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How Accurate Are Home Weather Stations?

How Accurate Are Home Weather Stations?

It’s fair to say that not all home weather stations are equal. They come in many different product brands, price points and model specifications. Some have sensors that are easily fooled or can give a misreading when getting overly hot in the sun or from radiation. Others are better quality but can be positioned poorly and deliver inaccurate readings for this reason too.

Let’s look in more detail at a few factors that can cause home weather stations to be more (or less) accurate. To read our reviews of what the best home weather stations are click on the link.

Avoid Low-Quality Models

One of the worst mistakes that a consumer can do is pick up a cheap no-brand or cheap foreign imported home weather station. While the price tag is usually the main attraction, these models aren’t likely to give the homeowner the quality of manufacturing and accuracy of readings that they’re hoping for.

Models must be situated outdoors, so they have to withstand all kinds of weather conditions, survive and still produce the necessary readings. When cutting corners on price, quality is sacrificed along with it. This can lead to using inferior casing materials and the lowest quality electronics to keep costs down.

The result is readings that are frequently incorrect by a significant margin making them unreliable. At that point, the economy buyer is stuck with an inferior product that’s not fit for purpose and struggles to get a refund after they’ve used it; or sucks it up and buys a more expensive model the second time round. It’s a painful outcome either way.

The Speed and Accuracy of Weather Readings

With the better models, look for readings that get checked more frequently. It’s one of the better signs to look for with a quality brand and decent model.

The readings for rainfall, wind and temperature levels don’t usually have the same frequency. For instance, a reading for wind might occur every 2-4 seconds while an external temperature reading is often taken even 10-15 seconds. For rainfall sensors, they tend to capture levels every 30 seconds or less often.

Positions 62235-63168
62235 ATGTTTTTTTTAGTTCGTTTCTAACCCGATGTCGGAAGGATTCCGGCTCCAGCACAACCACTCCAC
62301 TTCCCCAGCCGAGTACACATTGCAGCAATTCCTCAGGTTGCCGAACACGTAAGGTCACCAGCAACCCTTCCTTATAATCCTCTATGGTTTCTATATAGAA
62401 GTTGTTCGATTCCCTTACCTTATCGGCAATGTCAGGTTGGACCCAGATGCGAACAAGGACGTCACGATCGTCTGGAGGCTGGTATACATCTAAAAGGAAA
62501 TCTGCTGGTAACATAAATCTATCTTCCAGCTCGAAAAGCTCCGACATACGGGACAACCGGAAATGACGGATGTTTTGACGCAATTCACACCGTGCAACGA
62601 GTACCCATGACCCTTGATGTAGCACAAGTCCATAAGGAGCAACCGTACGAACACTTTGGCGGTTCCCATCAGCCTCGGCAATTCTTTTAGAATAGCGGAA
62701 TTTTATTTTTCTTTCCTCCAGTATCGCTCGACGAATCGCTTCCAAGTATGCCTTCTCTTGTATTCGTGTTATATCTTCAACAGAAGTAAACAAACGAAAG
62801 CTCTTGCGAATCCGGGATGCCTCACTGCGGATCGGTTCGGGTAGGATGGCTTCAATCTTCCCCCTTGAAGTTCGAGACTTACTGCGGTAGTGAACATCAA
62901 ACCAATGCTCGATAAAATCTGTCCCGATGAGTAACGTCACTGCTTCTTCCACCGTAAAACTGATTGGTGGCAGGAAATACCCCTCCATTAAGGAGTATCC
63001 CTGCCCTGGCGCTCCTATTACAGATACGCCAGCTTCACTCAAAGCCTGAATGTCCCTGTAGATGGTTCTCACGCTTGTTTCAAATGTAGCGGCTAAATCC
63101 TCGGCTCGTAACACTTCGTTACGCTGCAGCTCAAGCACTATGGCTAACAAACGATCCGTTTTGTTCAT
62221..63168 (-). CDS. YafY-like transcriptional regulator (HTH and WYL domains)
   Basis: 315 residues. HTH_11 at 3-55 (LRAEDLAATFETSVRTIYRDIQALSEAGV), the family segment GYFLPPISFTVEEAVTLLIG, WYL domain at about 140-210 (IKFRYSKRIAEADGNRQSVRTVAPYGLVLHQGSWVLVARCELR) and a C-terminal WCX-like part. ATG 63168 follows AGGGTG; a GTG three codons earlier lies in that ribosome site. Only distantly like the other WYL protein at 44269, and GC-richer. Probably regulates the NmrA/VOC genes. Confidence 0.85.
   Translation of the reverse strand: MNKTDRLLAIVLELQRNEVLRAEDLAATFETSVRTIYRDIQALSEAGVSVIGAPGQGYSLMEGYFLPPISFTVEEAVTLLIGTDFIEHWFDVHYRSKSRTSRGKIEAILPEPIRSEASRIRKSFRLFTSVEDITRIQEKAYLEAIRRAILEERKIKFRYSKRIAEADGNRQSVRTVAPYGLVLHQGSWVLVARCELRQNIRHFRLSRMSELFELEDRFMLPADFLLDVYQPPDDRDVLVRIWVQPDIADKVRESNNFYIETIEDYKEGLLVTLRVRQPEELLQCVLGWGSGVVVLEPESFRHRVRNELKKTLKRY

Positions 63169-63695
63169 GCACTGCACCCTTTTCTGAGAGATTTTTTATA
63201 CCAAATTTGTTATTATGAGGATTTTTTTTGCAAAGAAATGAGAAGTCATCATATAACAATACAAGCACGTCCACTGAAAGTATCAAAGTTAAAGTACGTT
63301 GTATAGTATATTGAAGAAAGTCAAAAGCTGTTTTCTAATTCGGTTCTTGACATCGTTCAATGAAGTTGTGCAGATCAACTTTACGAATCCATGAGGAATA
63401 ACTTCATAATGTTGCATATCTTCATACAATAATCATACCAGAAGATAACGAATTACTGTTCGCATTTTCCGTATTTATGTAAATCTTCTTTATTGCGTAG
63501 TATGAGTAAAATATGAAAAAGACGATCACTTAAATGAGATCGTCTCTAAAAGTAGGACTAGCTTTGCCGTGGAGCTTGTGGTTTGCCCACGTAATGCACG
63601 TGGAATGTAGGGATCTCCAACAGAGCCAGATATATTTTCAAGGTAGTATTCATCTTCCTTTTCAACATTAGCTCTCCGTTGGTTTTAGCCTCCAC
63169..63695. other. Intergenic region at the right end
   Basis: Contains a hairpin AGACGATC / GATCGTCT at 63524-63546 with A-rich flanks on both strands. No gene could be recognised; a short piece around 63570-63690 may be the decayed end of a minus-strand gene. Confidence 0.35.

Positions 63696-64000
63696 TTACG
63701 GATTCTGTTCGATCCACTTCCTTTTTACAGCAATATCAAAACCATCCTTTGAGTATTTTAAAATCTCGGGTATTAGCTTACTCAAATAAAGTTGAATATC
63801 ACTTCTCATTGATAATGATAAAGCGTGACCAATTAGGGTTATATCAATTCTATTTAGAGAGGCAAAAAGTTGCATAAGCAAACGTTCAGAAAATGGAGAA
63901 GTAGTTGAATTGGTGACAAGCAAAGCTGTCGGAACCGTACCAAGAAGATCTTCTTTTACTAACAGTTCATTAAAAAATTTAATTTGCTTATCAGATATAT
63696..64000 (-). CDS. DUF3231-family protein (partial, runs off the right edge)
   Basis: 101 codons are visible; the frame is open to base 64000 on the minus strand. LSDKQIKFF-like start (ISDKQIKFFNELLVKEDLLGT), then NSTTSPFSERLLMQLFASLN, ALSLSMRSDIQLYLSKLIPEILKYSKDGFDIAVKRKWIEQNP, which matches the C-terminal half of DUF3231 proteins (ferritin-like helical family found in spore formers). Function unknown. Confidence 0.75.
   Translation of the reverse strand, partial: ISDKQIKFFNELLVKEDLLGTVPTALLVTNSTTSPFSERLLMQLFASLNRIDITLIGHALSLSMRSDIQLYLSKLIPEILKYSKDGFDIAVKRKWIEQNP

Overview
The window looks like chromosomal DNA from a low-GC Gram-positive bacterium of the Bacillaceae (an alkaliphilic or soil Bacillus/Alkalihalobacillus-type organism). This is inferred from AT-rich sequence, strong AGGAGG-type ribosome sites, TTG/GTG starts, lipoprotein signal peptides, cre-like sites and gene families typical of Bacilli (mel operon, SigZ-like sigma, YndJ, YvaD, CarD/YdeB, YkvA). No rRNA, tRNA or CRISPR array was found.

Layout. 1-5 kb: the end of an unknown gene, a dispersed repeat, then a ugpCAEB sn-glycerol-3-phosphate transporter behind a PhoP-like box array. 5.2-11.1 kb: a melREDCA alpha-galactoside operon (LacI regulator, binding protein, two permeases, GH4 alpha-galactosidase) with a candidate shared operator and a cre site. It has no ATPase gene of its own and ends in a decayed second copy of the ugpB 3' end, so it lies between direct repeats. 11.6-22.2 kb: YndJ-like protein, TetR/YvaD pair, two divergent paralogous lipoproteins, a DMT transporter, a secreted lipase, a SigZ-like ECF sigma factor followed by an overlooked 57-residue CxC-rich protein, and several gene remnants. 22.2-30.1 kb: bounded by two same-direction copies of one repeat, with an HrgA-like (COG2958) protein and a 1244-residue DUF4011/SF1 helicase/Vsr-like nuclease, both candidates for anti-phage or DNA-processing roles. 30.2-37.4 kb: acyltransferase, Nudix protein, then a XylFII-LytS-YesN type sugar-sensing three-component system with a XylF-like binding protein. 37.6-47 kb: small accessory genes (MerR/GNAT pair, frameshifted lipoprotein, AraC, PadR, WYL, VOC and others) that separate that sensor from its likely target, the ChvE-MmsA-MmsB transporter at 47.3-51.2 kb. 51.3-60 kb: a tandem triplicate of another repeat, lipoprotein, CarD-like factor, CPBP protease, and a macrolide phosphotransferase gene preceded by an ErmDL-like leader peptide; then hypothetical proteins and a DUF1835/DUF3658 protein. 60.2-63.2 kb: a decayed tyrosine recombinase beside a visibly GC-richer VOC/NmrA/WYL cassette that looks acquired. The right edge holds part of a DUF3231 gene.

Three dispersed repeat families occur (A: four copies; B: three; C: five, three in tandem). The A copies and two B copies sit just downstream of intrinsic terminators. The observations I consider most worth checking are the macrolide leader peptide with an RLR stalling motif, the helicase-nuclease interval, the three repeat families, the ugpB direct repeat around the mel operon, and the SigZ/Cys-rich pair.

As you’ll note, the measurements are taken several times each minute. They’re not 5, 10 or 15 minutes apart and this is important. These days, people rely on up-to-the-minute weather reports and consider infrequently reported data as having no value.

Accurate Sensors and the Radiation Shield

The case supporting or covering the sensors is typically made from some kind of plastic. With economy models, the plastic is flimsy and less durable. The better models also have fan cooling to avoid overheating which likely will cause a future misreading.

One cause for concern is radiation levels which can affect readings for humidity and outside temperatures too. A radiation shield is useful to ward off temperature irregularities due to the product housing causing a spike in the temperature inside the casing. Some weather stations models come with a radiation shield built into the design or one can be purchased separately; the former option is preferable.

Positioning the sensors in the shade helps to get more accurate readings too.

How to Position a Weather Station

To get better readings that can be relied upon, it’s necessary to follow the equipment’s installation instructions to the letter.

The main thing to be aware of with installations is that the weather station should have a clear line of sight without obstructions. The tricky thing is that it should also not be positioned where the sun is hitting it all day as this will cause the station to heat up and create sensor accuracy issues.

With the humidity and temperature sensors, they do well about 5-6 feet from ground level. Either they need radiation shielding which comes with the model or to be positioned in the shade.

For the rain sensor equipment, this needs to avoid any obstruction blocking rain water (rain can move vertically or almost completely horizontally in a strong storm) to get good readings. It also needs to be high enough off the ground to not pick up any rain splashes hitting the ground and rebounding onto the gauge. This would indicate more rainfall than is actually true.

Home weather stations are extremely accurate when using proper equipment and installing it correctly. Cutting corners works against the homeowner wanting to create their own weather station and is not recommended for people serious about weather readings.

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